Canadian 'child soldier' appeals Guantanamo conviction

Canadian 'child soldier' appeals Guantanamo conviction

WASHINGTON - Omar Khadr, the Canadian "child soldier" held for a decade at Guantanamo, appealed his terror conviction Friday.

Once the US military prison camp's youngest inmate, Khadr has returned to Canada to serve the rest of his term. He filed the appeal with the US Court of Military Commissions Review, his Pentagon and Canadian lawyers said.

The motion marked the third time a former Guantanamo prisoner has urged authorities to drop charges of material support for terrorism since late Al-Qaeda chief Osama bin Laden's former driver Salim Hamdan saw his conviction reversed in October 2012.

Khadr, who was 15 when he was arrested in 2002, called on the military court to scrap the eight-year sentence he received in 2010 after pleading guilty to terror charges for throwing a grenade that killed a US soldier in Afghanistan and for planting landmines intended to kill American soldiers.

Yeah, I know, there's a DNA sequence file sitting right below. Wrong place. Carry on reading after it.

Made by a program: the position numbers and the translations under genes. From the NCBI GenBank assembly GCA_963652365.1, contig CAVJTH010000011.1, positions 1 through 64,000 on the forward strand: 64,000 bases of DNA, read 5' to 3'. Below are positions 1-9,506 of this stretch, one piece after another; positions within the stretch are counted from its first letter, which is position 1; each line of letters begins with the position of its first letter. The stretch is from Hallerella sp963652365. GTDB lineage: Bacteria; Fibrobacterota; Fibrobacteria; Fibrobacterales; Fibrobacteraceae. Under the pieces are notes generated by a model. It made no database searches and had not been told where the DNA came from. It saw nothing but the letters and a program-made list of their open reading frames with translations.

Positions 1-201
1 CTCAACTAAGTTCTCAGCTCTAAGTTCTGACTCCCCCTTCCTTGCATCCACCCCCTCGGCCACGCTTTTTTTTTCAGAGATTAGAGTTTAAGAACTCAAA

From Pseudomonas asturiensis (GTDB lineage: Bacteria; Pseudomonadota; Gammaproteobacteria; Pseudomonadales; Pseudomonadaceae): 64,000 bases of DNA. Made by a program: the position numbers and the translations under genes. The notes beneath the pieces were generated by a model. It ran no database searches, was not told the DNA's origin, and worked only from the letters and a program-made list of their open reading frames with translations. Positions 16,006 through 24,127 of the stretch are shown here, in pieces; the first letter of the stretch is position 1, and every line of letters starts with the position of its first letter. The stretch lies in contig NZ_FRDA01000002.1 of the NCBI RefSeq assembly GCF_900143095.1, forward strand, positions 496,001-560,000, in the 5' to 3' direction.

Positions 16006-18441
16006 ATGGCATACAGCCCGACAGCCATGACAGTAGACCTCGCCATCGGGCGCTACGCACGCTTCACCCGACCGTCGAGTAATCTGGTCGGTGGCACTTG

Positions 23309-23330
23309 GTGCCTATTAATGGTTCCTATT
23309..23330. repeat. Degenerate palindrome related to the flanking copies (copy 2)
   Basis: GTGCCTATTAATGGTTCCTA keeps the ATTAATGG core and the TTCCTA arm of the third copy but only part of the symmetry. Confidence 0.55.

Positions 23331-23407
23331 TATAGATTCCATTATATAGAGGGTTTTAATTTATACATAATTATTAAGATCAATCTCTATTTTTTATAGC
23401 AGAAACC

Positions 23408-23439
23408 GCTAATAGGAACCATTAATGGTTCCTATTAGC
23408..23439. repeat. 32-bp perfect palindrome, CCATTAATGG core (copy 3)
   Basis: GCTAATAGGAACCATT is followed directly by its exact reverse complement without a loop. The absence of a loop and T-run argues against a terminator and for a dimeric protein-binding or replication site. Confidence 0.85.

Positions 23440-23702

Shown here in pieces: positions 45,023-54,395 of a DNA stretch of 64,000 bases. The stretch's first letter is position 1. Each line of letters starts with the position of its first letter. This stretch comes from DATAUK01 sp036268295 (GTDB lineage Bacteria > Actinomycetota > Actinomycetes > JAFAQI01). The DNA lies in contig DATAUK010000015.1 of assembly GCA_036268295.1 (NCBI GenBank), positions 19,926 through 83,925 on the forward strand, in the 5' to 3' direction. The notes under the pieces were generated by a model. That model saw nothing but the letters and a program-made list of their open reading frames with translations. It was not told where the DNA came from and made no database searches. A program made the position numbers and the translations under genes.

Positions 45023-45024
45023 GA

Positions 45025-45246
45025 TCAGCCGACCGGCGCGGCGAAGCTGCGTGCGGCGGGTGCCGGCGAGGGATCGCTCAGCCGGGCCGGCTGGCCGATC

In their 45-page brief, Khadr's lawyers said he was mistreated in US custody, terrorised by barking dogs, threatened with rape, sleep-deprived, held in isolation, restrained in stress positions and physically assaulted.

"The government's decision to treat Khadr as an adult war criminal, rather than a trafficked child soldier, resulted in unjust and unreasonably punitive conditions of confinement.

"Even considering the seriousness of his charges, the punishment inflicted on Khadr since his capture would be atypical for adults in the American justice system, let alone juveniles."

The brief by Samuel Morison and Dennis Edney also described Khadr's alleged abuse in graphic detail, saying the government "manipulated an injured and vulnerable minor to adopt the preconceived story."

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